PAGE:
At 78, Justice Idris Legbo Kutigi passed on to the great beyond. He would be remembered for many of his landmark judgments. But lawyers, who appeared before him, would continue to remember him as a judge, who had no time for frivolities. Kutigi would enjoin lawyers to go straight to the point and avoid the usual legalese and verbosity that had become part and parcel of the Nigerian legal system. If there was anything that distinguished Justice Kutigi from his peers at the Supreme Court bench, it would be his unrivalled sense of humour.
There was something else. His infectious laughter! When Kutigi laughed, you would join him before you asked him why he was laughing. He also had a voice that was unmistakably his. He was his own man. He would not do anything to please anyone.
As tedious as his job was, Kutigi would not miss an opportunity to crack jokes in the course of hearing cases. By providing comic relief in the course of a boring and lengthy court hearing, Kutigi often helped his colleagues to relax and enjoy their work.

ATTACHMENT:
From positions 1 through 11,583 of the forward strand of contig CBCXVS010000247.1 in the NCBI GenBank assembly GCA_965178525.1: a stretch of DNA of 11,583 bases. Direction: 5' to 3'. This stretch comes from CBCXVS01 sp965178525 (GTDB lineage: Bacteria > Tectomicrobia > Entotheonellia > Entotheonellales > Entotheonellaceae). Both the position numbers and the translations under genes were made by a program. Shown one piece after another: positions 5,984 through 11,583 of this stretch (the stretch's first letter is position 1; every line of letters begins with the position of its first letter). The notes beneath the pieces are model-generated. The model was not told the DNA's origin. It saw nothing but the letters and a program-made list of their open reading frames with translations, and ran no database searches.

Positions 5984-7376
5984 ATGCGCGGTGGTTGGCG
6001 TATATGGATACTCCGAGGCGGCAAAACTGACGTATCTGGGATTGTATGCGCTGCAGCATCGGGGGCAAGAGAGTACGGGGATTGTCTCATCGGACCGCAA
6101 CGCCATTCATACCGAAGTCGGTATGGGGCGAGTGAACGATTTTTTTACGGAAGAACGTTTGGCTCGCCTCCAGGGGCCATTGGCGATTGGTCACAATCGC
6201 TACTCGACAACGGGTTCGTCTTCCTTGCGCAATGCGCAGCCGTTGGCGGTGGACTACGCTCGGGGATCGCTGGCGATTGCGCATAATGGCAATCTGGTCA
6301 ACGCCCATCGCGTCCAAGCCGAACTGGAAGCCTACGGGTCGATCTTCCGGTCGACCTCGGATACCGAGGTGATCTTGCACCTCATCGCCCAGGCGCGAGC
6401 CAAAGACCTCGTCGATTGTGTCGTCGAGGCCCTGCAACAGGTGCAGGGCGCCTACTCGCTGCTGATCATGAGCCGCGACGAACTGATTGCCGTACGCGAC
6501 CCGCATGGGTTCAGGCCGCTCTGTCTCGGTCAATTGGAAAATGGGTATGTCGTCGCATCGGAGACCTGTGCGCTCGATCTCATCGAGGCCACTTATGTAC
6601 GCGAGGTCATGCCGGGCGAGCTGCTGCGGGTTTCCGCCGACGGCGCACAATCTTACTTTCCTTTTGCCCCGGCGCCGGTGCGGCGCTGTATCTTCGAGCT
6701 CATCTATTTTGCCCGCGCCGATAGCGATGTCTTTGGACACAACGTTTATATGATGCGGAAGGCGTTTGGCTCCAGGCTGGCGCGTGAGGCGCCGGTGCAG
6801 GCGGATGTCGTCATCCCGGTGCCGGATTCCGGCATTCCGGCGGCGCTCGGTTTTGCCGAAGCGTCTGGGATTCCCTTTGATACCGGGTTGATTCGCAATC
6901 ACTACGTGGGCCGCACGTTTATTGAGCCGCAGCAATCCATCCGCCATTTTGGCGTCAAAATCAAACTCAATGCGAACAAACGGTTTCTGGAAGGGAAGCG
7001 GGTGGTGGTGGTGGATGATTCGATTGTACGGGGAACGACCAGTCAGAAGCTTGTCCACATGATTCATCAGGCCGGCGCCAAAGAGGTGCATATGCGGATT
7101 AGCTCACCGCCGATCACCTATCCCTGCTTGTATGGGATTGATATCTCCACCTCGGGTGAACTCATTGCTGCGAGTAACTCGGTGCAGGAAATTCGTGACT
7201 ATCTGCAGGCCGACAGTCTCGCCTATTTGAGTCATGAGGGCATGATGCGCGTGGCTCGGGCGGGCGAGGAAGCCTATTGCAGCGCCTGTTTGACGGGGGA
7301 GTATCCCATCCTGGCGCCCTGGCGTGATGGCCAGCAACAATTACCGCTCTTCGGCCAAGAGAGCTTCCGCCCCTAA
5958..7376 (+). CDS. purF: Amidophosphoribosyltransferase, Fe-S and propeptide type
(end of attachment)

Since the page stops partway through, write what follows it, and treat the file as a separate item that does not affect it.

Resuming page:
A very bold and incorruptible jurist, Kutigi once shocked his colleagues, when he announced openly in court that there were reports that a litigant, who was then a sitting governor had withdrawn millions of United States Dollars for the purpose of bribing justices of the Supreme Court hearing an appeal that was likely to result in the removal of the governor from office.
His Lordship told the justices that whoever collected the money was on his own. The governor eventually lost the case. Justice Kutigi would not hesitate to dissent even when all other members of the panel disagreed with him. That was another quality that the late jurist found useful while presiding as the chairman of the National Conference.